Tuesday, 5 February 2013

A pretentious blog post about a pretentious art film

Roll up! Roll up! See, the magnificent ‘Girl with a Pearl Earring’, bask in the beauty of the Mona Lisa, be wooed by the fair Frida Kahlo, witness poetic choreography, sublime felting, sculpture, drawing and printmaking for one day only as the marvellous yet mysterious, House of F, present, ‘Fakes, Fraud’s and Flagrant Rip-offs!’
Saturday 26th January, I have the day off work! A red letter day indeed and what better way to spend it than visiting some art with a friend. But, not just any old art, no, this was to be a surreal, fun-filled experience of the likes that can only come from the mind of artist (and friend), Annie Jeffs. Somewhere in a tithe barn in Fitzhead for one day only, Annie Jeffs, Kate Burrows and friends as the ‘House of F’ collective (you can decide yourself what the ‘f’ is for) came together to put on an exhibition celebrating, fakes, fraud’s and rip-offs. It is safe to say that they deliberately don’t take themselves too seriously, which is refreshing and also, by how it looked, a lot of fun! Plasticine replicas of Van Gogh’s, Vincent’s bedroom in Arles’ and Vermeer’s ‘Girl with the Pearl Earring’ by Annie Jeffs (or Annie Jiffy as she is sometimes also known) are actually brilliantly accurate to the real paintings and can’t help but make you smile when you realise they are made with nothing other than a child’s modelling material. If you only learn one thing from seeing a House of F exhibition, it’s that art is fun. If you wanted to get analytical about it then you could make all sorts of associations between the intuitiveness and child-like-ness of play and using plasticine and the similarities that kind of play has with creative intuition and spontaneity. But let’s not over think it because over in the corner there is a stack of toast and a jar of marmite that is inviting us to come over and have a go at painting a portrait of the Mona Lisa on toast. And why not! Actually, this was really tricky to do, but the variety of results was fantastic. In many ways, my favourite piece of the day, and that’s from someone who hates marmite!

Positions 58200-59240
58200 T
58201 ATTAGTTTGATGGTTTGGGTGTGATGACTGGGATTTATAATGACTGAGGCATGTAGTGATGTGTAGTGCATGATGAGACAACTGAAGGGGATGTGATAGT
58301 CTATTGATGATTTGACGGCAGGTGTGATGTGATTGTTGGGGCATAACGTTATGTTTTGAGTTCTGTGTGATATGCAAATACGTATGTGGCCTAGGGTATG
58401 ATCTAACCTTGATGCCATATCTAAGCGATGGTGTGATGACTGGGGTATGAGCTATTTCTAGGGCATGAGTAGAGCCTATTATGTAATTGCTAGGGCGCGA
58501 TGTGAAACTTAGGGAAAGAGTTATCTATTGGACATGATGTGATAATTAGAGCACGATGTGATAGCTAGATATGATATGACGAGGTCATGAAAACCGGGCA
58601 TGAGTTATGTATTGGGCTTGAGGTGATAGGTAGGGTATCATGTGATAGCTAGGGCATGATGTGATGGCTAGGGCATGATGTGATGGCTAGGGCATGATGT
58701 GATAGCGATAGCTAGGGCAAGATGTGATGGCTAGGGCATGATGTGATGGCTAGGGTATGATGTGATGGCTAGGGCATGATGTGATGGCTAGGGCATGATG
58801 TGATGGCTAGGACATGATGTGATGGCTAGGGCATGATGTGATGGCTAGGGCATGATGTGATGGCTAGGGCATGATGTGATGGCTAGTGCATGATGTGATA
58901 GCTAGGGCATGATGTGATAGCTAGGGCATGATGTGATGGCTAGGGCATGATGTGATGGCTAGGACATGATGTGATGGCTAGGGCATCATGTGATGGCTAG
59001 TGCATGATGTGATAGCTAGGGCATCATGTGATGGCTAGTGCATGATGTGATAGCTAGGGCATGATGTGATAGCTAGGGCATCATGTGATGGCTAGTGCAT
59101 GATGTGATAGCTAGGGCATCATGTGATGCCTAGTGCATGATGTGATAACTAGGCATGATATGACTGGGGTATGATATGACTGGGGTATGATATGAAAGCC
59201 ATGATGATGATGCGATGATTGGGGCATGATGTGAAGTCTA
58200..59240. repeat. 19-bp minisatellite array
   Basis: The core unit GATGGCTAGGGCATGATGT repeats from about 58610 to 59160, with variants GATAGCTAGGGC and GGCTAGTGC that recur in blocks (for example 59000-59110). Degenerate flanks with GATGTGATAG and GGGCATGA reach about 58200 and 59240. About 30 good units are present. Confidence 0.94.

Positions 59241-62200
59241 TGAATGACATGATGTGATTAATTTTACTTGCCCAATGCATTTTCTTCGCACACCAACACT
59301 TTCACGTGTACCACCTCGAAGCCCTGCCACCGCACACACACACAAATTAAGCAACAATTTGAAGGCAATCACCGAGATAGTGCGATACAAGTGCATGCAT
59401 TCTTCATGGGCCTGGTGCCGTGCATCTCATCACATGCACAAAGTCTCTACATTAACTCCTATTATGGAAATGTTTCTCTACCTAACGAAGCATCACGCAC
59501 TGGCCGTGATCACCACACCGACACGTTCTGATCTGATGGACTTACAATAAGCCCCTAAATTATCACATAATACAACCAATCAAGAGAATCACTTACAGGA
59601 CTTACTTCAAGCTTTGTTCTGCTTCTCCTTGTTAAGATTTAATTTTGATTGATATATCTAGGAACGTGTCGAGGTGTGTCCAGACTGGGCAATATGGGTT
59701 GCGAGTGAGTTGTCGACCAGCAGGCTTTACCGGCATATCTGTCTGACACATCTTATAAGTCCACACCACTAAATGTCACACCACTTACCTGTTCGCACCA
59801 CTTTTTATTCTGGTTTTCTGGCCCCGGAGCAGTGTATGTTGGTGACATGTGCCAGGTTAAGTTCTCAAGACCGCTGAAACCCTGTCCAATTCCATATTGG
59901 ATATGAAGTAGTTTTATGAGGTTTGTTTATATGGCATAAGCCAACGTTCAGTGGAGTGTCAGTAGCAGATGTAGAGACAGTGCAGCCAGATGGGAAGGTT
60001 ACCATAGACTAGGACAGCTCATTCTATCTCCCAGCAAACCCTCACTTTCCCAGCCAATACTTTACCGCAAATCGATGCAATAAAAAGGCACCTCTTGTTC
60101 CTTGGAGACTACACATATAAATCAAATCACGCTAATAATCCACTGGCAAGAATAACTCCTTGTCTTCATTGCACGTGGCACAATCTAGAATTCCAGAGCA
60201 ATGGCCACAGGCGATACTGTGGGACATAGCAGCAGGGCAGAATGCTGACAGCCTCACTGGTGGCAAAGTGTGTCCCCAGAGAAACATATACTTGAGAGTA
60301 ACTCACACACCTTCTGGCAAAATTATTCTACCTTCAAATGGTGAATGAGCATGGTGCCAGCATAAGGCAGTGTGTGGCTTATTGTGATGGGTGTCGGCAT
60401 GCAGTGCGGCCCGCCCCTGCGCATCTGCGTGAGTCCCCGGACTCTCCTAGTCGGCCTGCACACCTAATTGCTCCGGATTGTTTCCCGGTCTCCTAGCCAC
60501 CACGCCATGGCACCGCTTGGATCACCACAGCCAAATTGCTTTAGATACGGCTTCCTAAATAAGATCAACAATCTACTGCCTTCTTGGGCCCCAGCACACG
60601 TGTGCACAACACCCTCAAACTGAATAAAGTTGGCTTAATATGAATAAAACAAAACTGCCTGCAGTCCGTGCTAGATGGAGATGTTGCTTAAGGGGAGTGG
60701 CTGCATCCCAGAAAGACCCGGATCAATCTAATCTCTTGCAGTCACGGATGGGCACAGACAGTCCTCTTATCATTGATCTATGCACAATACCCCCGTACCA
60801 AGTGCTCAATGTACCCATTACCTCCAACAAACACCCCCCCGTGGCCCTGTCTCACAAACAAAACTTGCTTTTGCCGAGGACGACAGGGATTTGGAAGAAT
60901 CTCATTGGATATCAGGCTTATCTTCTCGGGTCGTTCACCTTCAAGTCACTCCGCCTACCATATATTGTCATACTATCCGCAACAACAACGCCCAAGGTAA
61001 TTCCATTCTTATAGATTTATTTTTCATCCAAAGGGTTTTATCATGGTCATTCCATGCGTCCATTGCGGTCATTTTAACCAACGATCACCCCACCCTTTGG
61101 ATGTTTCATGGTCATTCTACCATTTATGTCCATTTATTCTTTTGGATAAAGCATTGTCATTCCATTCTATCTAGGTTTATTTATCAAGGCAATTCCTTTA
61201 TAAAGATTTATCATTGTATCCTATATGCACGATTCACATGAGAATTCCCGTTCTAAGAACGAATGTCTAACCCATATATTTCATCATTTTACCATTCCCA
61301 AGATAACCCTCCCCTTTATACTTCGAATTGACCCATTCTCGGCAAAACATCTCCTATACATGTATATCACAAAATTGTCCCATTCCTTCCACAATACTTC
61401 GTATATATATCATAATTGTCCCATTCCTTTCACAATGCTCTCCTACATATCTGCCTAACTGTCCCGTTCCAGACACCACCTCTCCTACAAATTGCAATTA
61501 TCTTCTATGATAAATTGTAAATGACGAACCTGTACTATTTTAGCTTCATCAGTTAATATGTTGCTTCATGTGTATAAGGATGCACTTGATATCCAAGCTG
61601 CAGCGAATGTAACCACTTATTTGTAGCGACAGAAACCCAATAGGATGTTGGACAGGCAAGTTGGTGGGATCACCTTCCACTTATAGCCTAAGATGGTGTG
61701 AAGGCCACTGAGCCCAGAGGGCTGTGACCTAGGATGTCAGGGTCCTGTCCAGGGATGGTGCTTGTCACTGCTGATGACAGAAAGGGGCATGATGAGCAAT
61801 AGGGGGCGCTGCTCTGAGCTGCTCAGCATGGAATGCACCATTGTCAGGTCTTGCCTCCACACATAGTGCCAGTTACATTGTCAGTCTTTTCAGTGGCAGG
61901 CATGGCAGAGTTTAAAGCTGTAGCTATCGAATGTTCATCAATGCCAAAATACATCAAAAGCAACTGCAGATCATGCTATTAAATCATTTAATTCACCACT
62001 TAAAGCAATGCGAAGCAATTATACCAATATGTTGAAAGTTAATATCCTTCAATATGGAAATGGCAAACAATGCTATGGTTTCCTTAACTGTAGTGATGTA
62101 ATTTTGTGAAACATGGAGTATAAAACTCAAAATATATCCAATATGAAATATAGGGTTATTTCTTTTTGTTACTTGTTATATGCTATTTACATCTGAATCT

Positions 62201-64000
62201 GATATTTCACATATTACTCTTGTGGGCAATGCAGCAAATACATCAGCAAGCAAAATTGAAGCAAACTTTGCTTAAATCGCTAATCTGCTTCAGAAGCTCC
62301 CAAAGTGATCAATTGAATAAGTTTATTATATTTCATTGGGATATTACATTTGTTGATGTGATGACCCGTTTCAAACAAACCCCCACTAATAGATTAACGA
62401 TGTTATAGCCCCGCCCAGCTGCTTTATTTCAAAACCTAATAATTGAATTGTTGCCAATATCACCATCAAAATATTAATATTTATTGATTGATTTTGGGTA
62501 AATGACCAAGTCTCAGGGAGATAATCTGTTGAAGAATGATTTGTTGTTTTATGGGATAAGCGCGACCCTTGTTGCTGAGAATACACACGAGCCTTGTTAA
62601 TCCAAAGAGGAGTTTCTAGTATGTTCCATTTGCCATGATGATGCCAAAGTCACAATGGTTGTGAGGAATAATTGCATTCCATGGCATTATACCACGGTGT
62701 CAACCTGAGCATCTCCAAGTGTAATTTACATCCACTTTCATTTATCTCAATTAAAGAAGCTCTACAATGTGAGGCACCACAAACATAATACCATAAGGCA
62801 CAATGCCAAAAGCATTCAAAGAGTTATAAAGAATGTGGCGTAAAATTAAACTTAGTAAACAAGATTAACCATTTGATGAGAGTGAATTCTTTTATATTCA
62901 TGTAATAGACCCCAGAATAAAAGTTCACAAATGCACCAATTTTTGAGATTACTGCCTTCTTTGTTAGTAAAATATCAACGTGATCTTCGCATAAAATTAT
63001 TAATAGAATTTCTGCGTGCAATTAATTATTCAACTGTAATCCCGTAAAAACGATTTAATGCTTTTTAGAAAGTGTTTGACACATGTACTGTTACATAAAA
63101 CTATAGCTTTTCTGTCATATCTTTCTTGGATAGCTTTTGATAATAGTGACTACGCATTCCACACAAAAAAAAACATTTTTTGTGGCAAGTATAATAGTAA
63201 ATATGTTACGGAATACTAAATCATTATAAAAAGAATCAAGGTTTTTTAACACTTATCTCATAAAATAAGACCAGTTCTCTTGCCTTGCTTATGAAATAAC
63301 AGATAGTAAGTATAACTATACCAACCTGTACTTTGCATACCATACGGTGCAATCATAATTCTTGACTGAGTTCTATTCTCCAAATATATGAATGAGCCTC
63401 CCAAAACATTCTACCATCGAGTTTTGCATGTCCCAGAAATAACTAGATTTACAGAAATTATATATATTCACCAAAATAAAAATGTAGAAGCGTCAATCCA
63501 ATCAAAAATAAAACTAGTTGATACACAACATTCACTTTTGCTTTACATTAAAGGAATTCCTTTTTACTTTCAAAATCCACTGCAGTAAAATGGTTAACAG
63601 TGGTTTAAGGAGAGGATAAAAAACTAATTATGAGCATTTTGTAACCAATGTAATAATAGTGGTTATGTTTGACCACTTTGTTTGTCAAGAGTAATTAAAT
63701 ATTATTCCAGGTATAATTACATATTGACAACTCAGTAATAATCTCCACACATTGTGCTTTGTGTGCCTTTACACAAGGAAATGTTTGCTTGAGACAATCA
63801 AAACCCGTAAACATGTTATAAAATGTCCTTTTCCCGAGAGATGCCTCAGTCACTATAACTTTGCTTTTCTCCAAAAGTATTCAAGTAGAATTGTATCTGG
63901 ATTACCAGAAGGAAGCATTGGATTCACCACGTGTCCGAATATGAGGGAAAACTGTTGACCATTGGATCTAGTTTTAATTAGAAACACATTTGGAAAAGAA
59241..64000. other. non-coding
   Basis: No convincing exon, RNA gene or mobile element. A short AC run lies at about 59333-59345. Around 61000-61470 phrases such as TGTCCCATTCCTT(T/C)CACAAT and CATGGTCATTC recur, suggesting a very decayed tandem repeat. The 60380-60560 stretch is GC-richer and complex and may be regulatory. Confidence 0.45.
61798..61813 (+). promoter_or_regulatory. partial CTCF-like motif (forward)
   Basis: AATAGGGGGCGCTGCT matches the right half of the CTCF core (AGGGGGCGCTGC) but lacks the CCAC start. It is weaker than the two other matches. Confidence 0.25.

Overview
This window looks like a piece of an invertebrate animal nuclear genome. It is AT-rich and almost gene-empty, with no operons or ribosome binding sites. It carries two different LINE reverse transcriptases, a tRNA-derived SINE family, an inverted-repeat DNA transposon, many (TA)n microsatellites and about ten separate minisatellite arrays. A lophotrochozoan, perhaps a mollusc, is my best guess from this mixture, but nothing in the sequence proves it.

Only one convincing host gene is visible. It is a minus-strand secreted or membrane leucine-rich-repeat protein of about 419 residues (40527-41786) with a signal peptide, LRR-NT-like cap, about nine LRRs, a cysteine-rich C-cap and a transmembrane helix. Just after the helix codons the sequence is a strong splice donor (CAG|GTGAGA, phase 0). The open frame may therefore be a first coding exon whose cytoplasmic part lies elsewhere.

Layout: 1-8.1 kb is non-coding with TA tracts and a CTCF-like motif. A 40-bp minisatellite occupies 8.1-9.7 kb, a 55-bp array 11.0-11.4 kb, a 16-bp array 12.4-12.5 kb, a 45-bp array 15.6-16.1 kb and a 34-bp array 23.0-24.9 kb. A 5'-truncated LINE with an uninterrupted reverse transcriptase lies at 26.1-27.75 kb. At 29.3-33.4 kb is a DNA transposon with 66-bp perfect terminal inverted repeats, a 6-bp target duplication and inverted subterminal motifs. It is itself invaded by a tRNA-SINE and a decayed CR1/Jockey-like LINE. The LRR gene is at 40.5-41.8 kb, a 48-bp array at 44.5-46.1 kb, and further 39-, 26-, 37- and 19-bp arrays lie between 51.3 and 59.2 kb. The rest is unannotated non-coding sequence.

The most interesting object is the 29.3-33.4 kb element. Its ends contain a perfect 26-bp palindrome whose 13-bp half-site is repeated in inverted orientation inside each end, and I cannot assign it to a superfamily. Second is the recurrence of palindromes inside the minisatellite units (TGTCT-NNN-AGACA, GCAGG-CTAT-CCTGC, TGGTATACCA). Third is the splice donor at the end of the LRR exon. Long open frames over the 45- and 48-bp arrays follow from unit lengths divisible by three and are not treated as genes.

Moving on, the slightly chaotic, busy barn hall, taking care not to knock over any boards, animals or small children, I make my way to a rolled up parchment (pictured) depicting black and white drawings of the Poll Tax riots. ‘House of F’ always has had political undertones, proving it isn’t all toast and plasticine! These drawings were great and were created from a first-hand account by the artist who had also been there. I particularly like the way you had to unroll the parchment from left to right as the narrative unfolded.

Next, I pass a felted replica (or at least I assume it is) of Van Gogh’s ear in a box and some truly brilliant photography (pictured) depicting abandoned rooms that look, let’s just say, a little worse for wear. But you don’t need to be an ‘artist’ to know or appreciate that sometimes these sorts of decay and abandoned neglect in buildings can be beautiful, haunting and make for one really interesting photo! Again, without sounding too discerning, my only criticism of these photos was the painted, collaged frames that surrounded them that really detracted from the images themselves. Less is more!

  By now I was getting parched and what I really needed was a drink. Heading to the barn’s upstairs gallery, I was delighted to hear they were serving G&T and what better way to serve it, than from a tea pot, served gracefully, by none-other than Frida Kahlo herself! Woah! Definitely surreal! Refreshed, I progressed to view Kahlo’s felt-made self portrait and some equally surreal sculptures of the likes pictured below.

 What better way to conclude this eventful outing than with the premier screening of, ‘A pretentious art film’ in the snug, secluded seat of the fireplace (and also in wide-screen!). Reading the reviews on the wall of, “This film was such a momentous piece of art that I hid myself from the world for 3.8 weeks in order for the stunning metaphor to immerse in my mind” and “I feel privileged to have this film grace upon my retinas” set a high expectation of what I was about to see. It shows, one woman and her boat...er I mean bath tub...one woman and her dog.....three men in a boat......three men and a woman falling out of a boat or indeed a bath tub....dancing and then the end.  The images now in my retinas I stopped to reflect on what it all could mean?..... It’s easy to get caught in ‘not’ taking this film seriously (as it’s not meant to be) but even saying that is a bit like saying, ‘how do you be cool?’ when some things don’t need explanation, they defy it. However, me being me, I can’t help but naturally take some earnest in being serious about not ‘being serious’ and whilst I find it funny, I also find it kind-of clever in the way it is unashamedly taking the piss out of itself and the context and pretentiousness of some art. With running the risk of sounding too pretentious myself, I do wonder what makes a pretentious art film so pretentious or not? And is it more the context and formal-ness of the gallery space and institution that makes a work seem more pretentious than it is? Or is it about expectation, and that we don’t expect to find a pretentious art film in a tithe barn in Fitzhead but we do, in a gallery like Spacex? So interesting....even if it wasn’t supposed to make me think, it has! Have a look for yourselves.      
There you have it! Weird, brilliantly rubbish and above all fun! Eat your heart out Marcel Duchamp! Upon returning to the real world, I couldn't help but smile.
Ladies and Gentlemen, I give you, 'The House of F'!

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